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VIRGINIA: In the Supreme Court of Virginia held at the Supreme Court Building in the City of Richmond on Thursday the 16th day of May, 2019. Present: Chief Justice Lemons, Justice Mims, Justice McClanahan, Justice Powell, Justice Kelsey, Justice McCullough, and Senior Justice Lacy James River Insurance Company, against Appellant, Record No. 180624 Circuit Court No. CL17001049-00 Doswell Truck Stop, LLC, et al., Appellees. Upon an appeal from a judgment rendered by the Circuit Court of Hanover County. Upon consideration of the record, briefs, and argument of counsel, the Court is of the opinion that there is reversible error in the judgment of the circuit court. Doswell Truck Stop, LLC (“DTS”) operates a truck stop in Doswell, Virginia. The truck stop premises include a gas station/convenience store, a hotel, a repair garage/truck wash, and approximately 24 acres of vacant land. At all times relevant to the present case, DTS was insured under a Commercial General Liability Policy (the “Policy”), issued by James River Insurance Company (“James River”). The Policy contained an Absolute Auto, Aircraft and Watercraft Exclusion endorsement (the “Auto Exclusion”) which precludes coverage for bodily injury and property damage arising out of the maintenance of any “auto.” 1 The Auto Exclusion specifically stated: 1 The policy defines the term “auto” as: a. A land motor vehicle, trailer or semitrailer designed for travel on public roads, including any attached machinery or equipment; or b. Any other land vehicle that is subject to a compulsory or financial responsibility law or other motor vehicle insurance law in the state where it is licensed or principally garaged. “Bodily injury” or “property damage” arising out of the ownership, maintenance, use or entrustment to others of any aircraft, “auto” or watercraft. Use includes operation and “loading or unloading”. Use also includes the handling and placing of persons by an insured into, onto or from an aircraft, “auto” or watercraft. This exclusion applies even if the claims against any insured allege negligence or other wrongdoing in the supervision, hiring, employment, training or monitoring of others by that insured, if the “occurrence” which caused the “bodily injury” or “property damage” involved the ownership, maintenance, use or entrustment to others of any aircraft, “auto” or watercraft. In June 2016, James T. Smith (“Smith”) filed a personal injury lawsuit against DTS for injuries he allegedly suffered as a result of a tire explosion. According to Smith’s complaint, he sought to have DTS repair or replace a tire on his tractor-trailer. During the course of the repair, a DTS employee invited Smith into the garage area. The tire was secured within an OSHAcompliant steel cage designed for inflating damaged truck tires. However, while Smith was present, the DTS employee over-inflated the tire, causing it to explode and injure Smith. DTS filed an insurance claim with James River, but James River denied coverage on the basis that DTS’s claim was precluded by the Auto Exclusion. DTS filed a declaratory judgment action against James River, seeking a determination of whether the Policy covered Smith’s injury. DTS and James River both filed motions for summary judgment. In its motion, DTS argued that the term “maintenance” in the Auto Exclusion was ambiguous because it is subject to two meanings: (1) regular repair operations and (2) a possessory interest other than ownership or use. DTS asserted that both definitions of maintenance are equally possible in the context of the Auto Exclusion and, therefore, the circuit court should adopt the construction that is most likely to effectuate coverage. Alternatively, DTS contended that an independent basis existed for coverage under the Policy. Specifically, DTS claimed that Smith’s complaint contained a premises liability claim that would not be precluded by the Auto Exclusion. The circuit court ruled in favor of DTS. In a letter opinion, the circuit court determined that the Auto Exclusion was ambiguous with respect to the meaning of “maintenance” of an auto. It also adopted DTS’s argument on premises liability as an alternative basis for granting However, “auto” does not include “mobile equipment”. 2 summary judgment. The circuit court further awarded DTS $7,000 in attorneys’ fees as compensation for the fees DTS had already incurred in defending Smith’s claim. 1. Ambiguity of the word “Maintenance” James River first assigns error to the circuit court’s determination that the term “maintenance,” as used in the Policy, is ambiguous. In determining whether a term is ambiguous, a court cannot look at the term in isolation; it must look at the term in the context of the entire contract. See Babcock & Wilcox Co. v. Areva NP, Inc., 292 Va. 165, 180 (2016) (recognizing that the proper interpretation of a contract requires a court to avoid placing emphasis on individual terms “wrenched from the larger contractual context”). In other words, a contractual term is not ambiguous merely because it is subject to multiple interpretations when viewed in isolation. Rather, a contractual term is ambiguous when it is subject to multiple interpretations in view of the entire contractual context. Under Virginia law, conflicting interpretations reveal an ambiguity only where they are reasonable. A “reasonable” or “fairly claimed” interpretation is one of two competing interpretations that are “equally possible” given the text and context of the disputed provision. Erie Ins. Exch. v. EPC MD 15, LLC, 297 Va. 21, 29 (2019) (citations omitted). Notwithstanding the fact that “maintenance” is the term at issue in the present case, DTS focuses its argument on the meaning of its root word: maintain. As DTS correctly notes, the term “maintain” is used throughout the Policy in a manner indicating that it should be interpreted as meaning “to keep.” According to DTS, this interpretation of “maintain” informs the interpretation of “maintenance.” Although the word “maintenance” is derived from the word “maintain,” the terms are used differently throughout the Policy and, therefore, can have distinct meanings. Notably, the Policy’s definition of “mobile equipment” uses both terms in a manner that clearly indicates they have different meanings. For example, “mobile equipment,” as used in the Policy, may refer to “[v]ehicles maintained for use solely on or next to premises you own or rent” or “[v]ehicles . . . maintained primarily to provide mobility” to certain permanently mounted equipment. (Emphasis added.) This language supports DTS’s argument, as the term “maintained” is used in a manner indicating that the term means “kept,” e.g., vehicles maintained 3 for a specific purpose or use. At the same time, however, the Policy also states that “mobile equipment” does not refer to “self-propelled vehicles with . . . types of permanently attached equipment . . . designed primarily for . . . [r]oad maintenance.” (Emphasis added.) The interpretation of “maintenance” asserted by DTS would mean that this language refers to equipment primarily designed for a possessory interest in roads other than ownership or use. Such an interpretation makes little sense and, therefore, cannot be an “equally possible” interpretation of the term “maintenance.” Rather, the more reasonable interpretation would be that this language referred to equipment primarily designed for the regular repair of roads. A review of the Policy demonstrates that, of the two competing interpretations of “maintenance,” only one can reasonably be applied to every instance of the term in the Policy. Specifically, “regular repair operations” is the only interpretation of “maintenance” that can be reasonably applied to every instance of the term in the Policy, whereas the alternative interpretation offered by DTS can only reasonably be applied to approximately half of the instances in which the term is used. Accordingly, the term is not ambiguous. 2. Premises Liability James River next argues that the circuit court erred in ruling that Smith’s claim asserted a premises liability claim which provided an independent basis for potential liability that is not precluded by the Auto Exclusion. James River points out that the Auto Exclusion precludes coverage for bodily injury “arising out of the ownership, maintenance, use or entrustment” of a vehicle. (Emphasis added.) According to James River, regardless of the nature of the claim brought by Smith, the fact remains that his injury arose out of maintenance of a vehicle and, therefore, coverage is precluded by the Auto Exclusion. In the context of an insurance policy, the phrase “arising out of the ownership, maintenance or use” of a vehicle is broad in its scope. The Court has recognized that the “ownership, maintenance, or use of the vehicle need not be the direct, proximate cause of the injury in the strict legal sense” to fall within the scope of the “arising out of” language. State Farm Mut. Auto. Ins. Co. v. Powell, 227 Va. 492, 500 (1984). Rather, such language only requires that a reasonable causal connection exist between the ownership, maintenance or use of the automobile and the injury. Id. In the present case, DTS relies heavily on language in Smith’s complaint indicating that his injuries were the result of a DTS employee negligently permitting him to enter a dangerous 4 location. Smith’s complaint, however, specifically alleges that his injury occurred when a DTS employee “over inflated the tire so as to cause the tire to explode.” Thus, regardless of whether allowing Smith into a dangerous location was a proximate cause of his injuries, the fact remains that a significant causal connection exists between the maintenance on the tire and Smith’s injuries. As such, Smith’s injury arose out of the maintenance of a vehicle and the Auto Exclusion applies. Accordingly, the trial court erred in ruling that an independent basis existed for coverage under the Policy. 3. Award of Costs James River argues that the circuit court erred in awarding DTS compensation for the fees it had incurred in defending Smith’s claim. Such compensation was premised on the circuit court’s determination that James River had a duty to defend DTS under the Policy. As noted above, however, the Auto Exclusion precludes coverage for Smith’s injury under the Policy. Accordingly, there was no basis for such an award and, therefore, the award must be reversed. For the foregoing reasons, the decision of the circuit court is reversed and final judgment is entered declaring that the Auto Exclusion precludes coverage of Smith’s injuries under the Policy. This order shall be published in the Virginia Reports and shall be certified to the Circuit Court of Hanover County. A Copy, Teste: Douglas B. Robelen, Clerk 5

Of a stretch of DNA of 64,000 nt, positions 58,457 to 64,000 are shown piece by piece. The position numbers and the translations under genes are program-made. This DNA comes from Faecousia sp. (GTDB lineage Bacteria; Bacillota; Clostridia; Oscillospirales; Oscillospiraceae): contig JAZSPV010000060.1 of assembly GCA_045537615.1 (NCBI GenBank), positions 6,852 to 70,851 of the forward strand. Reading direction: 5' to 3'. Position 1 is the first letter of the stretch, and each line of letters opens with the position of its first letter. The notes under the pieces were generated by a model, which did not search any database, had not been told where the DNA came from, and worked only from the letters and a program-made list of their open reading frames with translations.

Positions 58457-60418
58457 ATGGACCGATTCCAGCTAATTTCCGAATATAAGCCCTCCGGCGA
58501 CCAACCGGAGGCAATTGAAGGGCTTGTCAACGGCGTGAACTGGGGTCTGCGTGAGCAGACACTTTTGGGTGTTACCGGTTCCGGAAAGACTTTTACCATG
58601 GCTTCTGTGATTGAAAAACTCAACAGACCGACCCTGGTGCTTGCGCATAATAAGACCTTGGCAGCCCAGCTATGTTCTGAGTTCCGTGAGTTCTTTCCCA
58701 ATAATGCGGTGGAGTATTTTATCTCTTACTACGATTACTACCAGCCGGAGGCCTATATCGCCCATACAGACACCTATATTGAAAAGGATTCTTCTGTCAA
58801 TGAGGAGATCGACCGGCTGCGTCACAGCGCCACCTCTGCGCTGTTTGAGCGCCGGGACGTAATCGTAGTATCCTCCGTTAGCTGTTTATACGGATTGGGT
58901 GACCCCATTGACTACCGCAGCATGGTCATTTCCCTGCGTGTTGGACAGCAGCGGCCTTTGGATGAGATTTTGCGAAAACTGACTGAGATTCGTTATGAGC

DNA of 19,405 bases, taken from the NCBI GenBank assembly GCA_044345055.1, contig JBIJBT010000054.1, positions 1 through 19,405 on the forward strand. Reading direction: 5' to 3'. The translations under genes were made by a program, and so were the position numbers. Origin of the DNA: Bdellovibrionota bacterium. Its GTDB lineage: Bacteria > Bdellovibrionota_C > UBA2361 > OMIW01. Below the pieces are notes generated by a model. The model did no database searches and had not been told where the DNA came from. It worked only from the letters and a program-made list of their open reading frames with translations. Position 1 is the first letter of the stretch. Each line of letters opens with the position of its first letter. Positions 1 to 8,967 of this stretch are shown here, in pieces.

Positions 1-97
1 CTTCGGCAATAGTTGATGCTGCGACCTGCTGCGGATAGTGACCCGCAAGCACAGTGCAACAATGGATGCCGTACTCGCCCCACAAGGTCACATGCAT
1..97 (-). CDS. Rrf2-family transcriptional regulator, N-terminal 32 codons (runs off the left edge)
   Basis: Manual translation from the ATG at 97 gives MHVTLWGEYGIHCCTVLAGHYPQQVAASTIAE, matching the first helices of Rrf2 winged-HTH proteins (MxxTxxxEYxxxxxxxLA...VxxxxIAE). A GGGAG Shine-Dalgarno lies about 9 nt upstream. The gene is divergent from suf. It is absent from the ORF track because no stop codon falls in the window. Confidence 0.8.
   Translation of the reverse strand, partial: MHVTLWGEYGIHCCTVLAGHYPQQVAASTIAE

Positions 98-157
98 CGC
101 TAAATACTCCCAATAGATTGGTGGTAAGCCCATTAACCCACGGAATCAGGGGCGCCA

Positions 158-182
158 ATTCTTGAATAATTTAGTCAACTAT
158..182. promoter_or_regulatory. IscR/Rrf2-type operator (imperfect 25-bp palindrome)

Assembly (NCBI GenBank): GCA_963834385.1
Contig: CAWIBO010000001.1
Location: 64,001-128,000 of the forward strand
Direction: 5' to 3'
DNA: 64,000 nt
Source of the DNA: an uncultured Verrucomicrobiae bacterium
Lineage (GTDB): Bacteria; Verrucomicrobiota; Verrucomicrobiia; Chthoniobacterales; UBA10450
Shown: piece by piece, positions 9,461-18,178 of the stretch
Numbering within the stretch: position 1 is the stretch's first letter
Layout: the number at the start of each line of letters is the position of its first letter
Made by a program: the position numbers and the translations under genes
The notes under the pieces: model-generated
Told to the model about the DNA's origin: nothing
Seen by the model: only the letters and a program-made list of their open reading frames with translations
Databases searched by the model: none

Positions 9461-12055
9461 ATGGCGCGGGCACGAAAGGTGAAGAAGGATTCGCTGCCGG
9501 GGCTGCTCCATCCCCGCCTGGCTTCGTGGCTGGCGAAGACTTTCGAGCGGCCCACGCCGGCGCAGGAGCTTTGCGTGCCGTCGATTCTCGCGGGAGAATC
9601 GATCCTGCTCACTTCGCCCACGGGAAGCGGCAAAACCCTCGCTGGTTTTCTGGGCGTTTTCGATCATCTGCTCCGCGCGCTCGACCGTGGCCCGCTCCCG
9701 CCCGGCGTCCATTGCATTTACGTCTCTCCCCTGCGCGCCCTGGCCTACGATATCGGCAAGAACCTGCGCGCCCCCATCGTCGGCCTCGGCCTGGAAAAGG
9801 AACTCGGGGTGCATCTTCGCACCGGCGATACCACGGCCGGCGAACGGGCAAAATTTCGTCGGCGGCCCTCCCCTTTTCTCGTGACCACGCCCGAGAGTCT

Primary Holding

In this insurance coverage dispute, the Supreme Court reversed the circuit court's ruling in favor of Doswell Truck Stop, LLC (DTS) on DTS's declaratory judgment action against James River Insurance Company and entered final judgment declaring that an auto exclusion precluded coverage of James Smith's injuries under the policy at issue, holding that the trial court erred in ruling for DTS.